In addition to his television work, Bradshaw has appeared in several movies, including a part in the 1978 film Hooper which starred Burt Reynolds, Jan-Michael Vincent, and Sally Field, and 1981's appearance in The Cannonball Run. In 1980, he had a cameo in Smokey and the Bandit II which starred Burt Reynolds, Jerry Reed, and Sally Field. He made a guest appearance in The Adventures of Brisco County, Jr. in 1994, playing Colonel Forrest March, a rogue U.S. Army officer who gave orders to his squad (played by NFL members Ken Norton, Jr., Carl Banks, and Jim Harbaugh) in a huddle using football diagrams.

Bradshaw appeared on Jeff Foxworthy's short-lived sitcom, The Jeff Foxworthy Show as a motivational speaker for people needing to change their lives. Bill Engvall's character is affected by Bradshaw's rantings about witchcraft and voodoo in his pre-game warm-ups.

On October 11, 2001, Bradshaw received a star on the Hollywood Walk of Fame, the first and only NFL player (as of May 31, 2008) to do so.[39][40]

In 2006, Bradshaw returned to the silver screen in the motion picture Failure to Launch. He and Kathy Bates played the parents of Matthew McConaughey's character. In one notable scene he appeared nude, a move which Jay Leno spent an entire segment mocking during an appearance on The Tonight Show with Jay Leno. He mentioned on May 23, 2008, on The Tonight Show that he has been a guest 37 times, and that 34 of them were on a Friday, which happens to be the lowest watched night of television. He pleasantly joked with Jay about being a 'filler' guest. He made a similar reference in an appearance on March 15, 2010, stating he was asked to guest because of a cancellation. Jay stated that at least he was not appearing on Friday, which hosts the more well-known celebrity guests. As of December 28, 2012, Bradshaw has made 50 appearances on The Tonight Show with Jay Leno.

He is also a devout Christian and wrote the book Terry Bradshaw: Man of Steel with broadcaster Dave Diles.[41] Since 2010, Bradshaw has been hosting television shows produced by United States Media Television.

In 2016, Bradshaw had a leading role in the NBC alternative comedy series Better Late Than Never, where he travels around the world with other American celebrities, which include William Shatner, Henry Winkler, George Foreman, and Jeff Dye. In 2017, he had a supporting role in the comedy film Father Figures.[42]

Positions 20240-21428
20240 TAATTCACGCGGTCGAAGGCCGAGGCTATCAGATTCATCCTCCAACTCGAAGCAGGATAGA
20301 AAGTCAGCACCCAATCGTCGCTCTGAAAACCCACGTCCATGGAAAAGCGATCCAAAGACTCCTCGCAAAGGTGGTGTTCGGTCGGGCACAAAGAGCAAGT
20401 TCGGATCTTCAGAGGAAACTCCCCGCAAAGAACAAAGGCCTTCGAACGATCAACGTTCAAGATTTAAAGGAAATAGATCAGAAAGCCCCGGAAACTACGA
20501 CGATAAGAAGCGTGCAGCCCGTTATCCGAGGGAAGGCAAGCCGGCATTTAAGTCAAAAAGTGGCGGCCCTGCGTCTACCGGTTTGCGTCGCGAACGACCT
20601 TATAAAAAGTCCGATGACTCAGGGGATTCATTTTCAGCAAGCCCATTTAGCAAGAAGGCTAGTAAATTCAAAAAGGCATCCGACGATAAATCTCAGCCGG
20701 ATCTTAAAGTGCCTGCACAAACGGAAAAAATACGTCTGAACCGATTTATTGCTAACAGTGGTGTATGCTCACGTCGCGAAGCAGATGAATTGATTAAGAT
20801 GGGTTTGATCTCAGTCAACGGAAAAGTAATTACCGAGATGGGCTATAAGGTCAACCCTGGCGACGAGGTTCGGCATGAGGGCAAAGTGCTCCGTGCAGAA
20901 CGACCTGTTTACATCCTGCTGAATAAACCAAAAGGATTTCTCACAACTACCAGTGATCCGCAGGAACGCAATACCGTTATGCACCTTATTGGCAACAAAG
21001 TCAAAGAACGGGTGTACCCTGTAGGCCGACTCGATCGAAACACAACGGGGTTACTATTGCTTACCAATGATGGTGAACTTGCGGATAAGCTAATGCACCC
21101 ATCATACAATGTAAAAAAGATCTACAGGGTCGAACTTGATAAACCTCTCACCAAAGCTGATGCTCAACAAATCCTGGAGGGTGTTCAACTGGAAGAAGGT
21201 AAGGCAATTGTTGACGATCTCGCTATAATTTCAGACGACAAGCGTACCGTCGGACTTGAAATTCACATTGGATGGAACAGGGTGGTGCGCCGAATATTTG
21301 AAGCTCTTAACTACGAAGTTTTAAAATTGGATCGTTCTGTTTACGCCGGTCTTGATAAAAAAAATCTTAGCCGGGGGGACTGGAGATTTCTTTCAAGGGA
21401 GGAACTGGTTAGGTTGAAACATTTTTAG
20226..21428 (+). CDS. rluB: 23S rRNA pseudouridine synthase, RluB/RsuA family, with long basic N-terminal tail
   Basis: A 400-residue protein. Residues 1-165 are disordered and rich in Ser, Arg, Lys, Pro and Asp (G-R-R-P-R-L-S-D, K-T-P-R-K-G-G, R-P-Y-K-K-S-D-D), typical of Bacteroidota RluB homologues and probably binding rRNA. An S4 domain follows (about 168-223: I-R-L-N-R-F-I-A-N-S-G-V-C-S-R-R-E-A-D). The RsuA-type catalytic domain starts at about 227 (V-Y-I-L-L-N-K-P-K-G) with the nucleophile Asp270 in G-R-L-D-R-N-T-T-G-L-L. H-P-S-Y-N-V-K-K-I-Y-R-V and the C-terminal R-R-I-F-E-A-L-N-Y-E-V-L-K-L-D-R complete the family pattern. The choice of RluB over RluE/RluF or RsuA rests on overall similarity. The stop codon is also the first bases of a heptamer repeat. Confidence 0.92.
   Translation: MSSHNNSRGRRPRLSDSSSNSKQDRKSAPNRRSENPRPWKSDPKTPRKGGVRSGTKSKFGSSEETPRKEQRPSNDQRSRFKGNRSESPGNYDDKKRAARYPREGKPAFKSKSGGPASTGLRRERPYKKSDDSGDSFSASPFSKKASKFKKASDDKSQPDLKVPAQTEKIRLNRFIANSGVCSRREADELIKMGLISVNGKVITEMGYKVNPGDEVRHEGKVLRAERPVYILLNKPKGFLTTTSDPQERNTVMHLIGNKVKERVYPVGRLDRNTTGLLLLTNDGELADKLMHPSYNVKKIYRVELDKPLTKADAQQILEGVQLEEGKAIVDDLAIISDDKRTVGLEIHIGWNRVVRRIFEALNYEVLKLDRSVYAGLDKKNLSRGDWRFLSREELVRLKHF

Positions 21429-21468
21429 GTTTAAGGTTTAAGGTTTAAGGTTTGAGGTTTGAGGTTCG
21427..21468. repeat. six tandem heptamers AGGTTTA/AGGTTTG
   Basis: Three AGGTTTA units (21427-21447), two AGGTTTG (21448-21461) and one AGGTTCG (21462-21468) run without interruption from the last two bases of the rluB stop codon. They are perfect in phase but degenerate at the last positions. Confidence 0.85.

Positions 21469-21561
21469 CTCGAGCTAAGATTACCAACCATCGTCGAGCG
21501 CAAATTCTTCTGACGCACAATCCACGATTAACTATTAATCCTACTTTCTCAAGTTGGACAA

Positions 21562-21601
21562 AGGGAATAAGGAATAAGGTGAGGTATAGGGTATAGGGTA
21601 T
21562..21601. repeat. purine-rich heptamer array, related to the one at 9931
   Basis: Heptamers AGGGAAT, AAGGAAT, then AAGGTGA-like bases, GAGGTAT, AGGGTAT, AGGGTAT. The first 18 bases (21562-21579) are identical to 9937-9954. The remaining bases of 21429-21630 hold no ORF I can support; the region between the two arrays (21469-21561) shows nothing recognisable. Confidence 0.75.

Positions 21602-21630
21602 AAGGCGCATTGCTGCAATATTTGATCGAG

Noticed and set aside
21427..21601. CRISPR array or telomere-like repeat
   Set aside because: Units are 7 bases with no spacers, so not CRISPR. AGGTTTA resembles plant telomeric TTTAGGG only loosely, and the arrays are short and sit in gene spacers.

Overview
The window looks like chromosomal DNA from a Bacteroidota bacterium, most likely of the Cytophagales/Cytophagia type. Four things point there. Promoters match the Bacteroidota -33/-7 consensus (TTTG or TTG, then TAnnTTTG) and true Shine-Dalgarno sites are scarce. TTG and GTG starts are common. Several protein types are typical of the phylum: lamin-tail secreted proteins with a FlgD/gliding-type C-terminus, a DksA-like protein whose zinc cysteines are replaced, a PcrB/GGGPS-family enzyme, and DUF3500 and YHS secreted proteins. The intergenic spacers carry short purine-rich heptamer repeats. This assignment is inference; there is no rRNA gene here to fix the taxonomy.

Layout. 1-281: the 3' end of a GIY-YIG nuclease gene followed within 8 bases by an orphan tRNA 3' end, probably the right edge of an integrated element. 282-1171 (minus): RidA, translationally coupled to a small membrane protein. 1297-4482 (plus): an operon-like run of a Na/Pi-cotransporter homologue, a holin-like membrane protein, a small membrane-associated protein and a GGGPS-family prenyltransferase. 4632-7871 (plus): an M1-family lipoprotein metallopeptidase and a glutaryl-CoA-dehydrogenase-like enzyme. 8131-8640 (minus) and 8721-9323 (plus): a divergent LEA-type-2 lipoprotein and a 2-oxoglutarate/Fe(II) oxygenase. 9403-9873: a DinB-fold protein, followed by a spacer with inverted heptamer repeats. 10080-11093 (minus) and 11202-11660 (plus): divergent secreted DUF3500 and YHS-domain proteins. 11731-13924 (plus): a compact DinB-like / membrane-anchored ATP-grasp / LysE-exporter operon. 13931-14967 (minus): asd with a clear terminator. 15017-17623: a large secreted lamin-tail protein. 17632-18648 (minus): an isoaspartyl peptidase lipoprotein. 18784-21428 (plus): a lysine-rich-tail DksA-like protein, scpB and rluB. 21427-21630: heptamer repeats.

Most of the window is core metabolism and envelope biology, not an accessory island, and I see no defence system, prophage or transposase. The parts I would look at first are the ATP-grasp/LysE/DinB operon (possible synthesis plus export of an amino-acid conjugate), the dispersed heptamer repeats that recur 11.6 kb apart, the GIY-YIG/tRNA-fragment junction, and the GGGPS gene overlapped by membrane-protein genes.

On January 16, 2019, he was revealed on the third episode of The Masked Singer to be The Deer.

NFL career stats

Won the Super Bowl
Super Bowl MVP
NFL record
Bold Career high
Key to abbreviations
GP = Games played
Att = Passes attempted
Com = Passes completed
Pct = Completion percentage
Yds = Yards
TD = Touchdowns
Int = Interceptions
Long = Longest pass play of season
QB Rating = Passer rating
W/L record = Won/Loss record
NCAA collegiate career stats
Louisiana Tech Bulldogs
Season Passing Rushing
Comp Att Yards Pct. TD Int Passer rat. Att Yards Avg TD Record
1966 11 34 14 42.0 0 3 76.5 26 –74 –2.8 0 1–9
1967 78 139 981 64.9 3 10 108.1 31 –118 –3.8 0 3–7
1968 176 339 2,890 57.9 22 15 136.1 87 97 1.1 0 9–2
1969 136 248 2,314 57.9 14 14 140.6 77 177 2.2 11 8–2
Totals 424 807 4,459 52.5 39 42 126.7 221 75 0.3 11 21–20
NFL career passing statistics
Pittsburgh Steelers
Year Team GP Att Com Pct Yards YDS/G Long TD Int QB Rating Record
1970 PIT 13 218 83 38.1 1,410 108.5 90 6 24 30.4 5–9
1971 PIT 14 373 203 54.4 2,259 161.4 13 22 59.7 6–8
1972 PIT 14 308 147 47.7 1,887 134.8 12 12 64.1 11–3
1973 PIT 10 180 89 49.4 1,183 118.3 10 15 54.5 10–4
1974 PIT 8 148 67 45.3 785 98.1 7 8 55.2 10–3–1
1975 PIT 14 286 165 57.7 2,055 146.8 59 18 9 88.0 12–2
1976 PIT 10 192 92 47.9 1,177 117.7 50 10 9 65.4 10–4
1977 PIT 14 314 162 51.6 2,523 180.2 65t 17 19 71.4 9–5
1978 PIT 16 368 207 56.3 2,915 182.2 70 28 20 84.7 14–2
1979 PIT 16 472 259 54.9 3,724 232.8 65t 26 25 77.0 12–4
1980 PIT 15 424 218 51.4 3,339 222.6 68t 24 22 75.0 9–7
1981 PIT 14 370 201 54.3 2,887 206.2 90t 22 14 83.9 8–8
1982 PIT 9 240 127 52.9 1,768 196.4 74t 17 11 81.4 6–3
1983 PIT 1 8 5 62.5 77 77.0 24 2 0 133.9 10–6
Totals 168 3901 2025 51.9 27,989 166.6 90t 212 210 70.9 132–68–1
Super Bowl statistics
Pittsburgh Steelers
Super Bowl Team Comp Att Pct Yards TDs INTs QB Rating Result
IX PIT 9 14 64.3 96 1 0 108.4 W 16–6
X PIT 9 19 47.4 209 2 0 122.5 W 21–17
XIII PIT 17 30 56.7 318 4 1 119.2 W 35–31
XIV PIT 14 21 66.7 309 2 3 101.9 W 31–19
Totals 49 84 58.3 932 9 4 112.7 W/L record 4–0



Year Album Label
1976 I'm So Lonesome I Could Cry Mercury
1981 Until You Benson
Here in My Heart Heart
1996 Sings Christmas Songs for the Whole World Dove
Terry & Jake (with Jake Hess) Chordant


Year Single Chart positions Album
US Country US CAN Country
1976 "I'm So Lonesome I Could Cry" 17 91 17 I'm So Lonesome I Could Cry
"The Last Word in Lonesome Is Me" 90
"Here Comes My Baby Back Again"
1980 "Until You" 73 Until You

Guest appearances

  • NFL Country (with Glen Campbell on "You Never Know Just How Good You've Got It", 1996)
  • Married... with Children ("Dud Bowl II", 1995)
  • The League (Sunday at Ruxin's, 2009)
  • Everybody Loves Raymond ("Debra's Sick", 1997)
  • The Masked Singer -Deer

See also

Portal icon Biography portal
Portal icon Louisiana portal
Portal icon Iowa portal
Portal icon American football portal
Portal icon Christianity portal


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Further reading

External links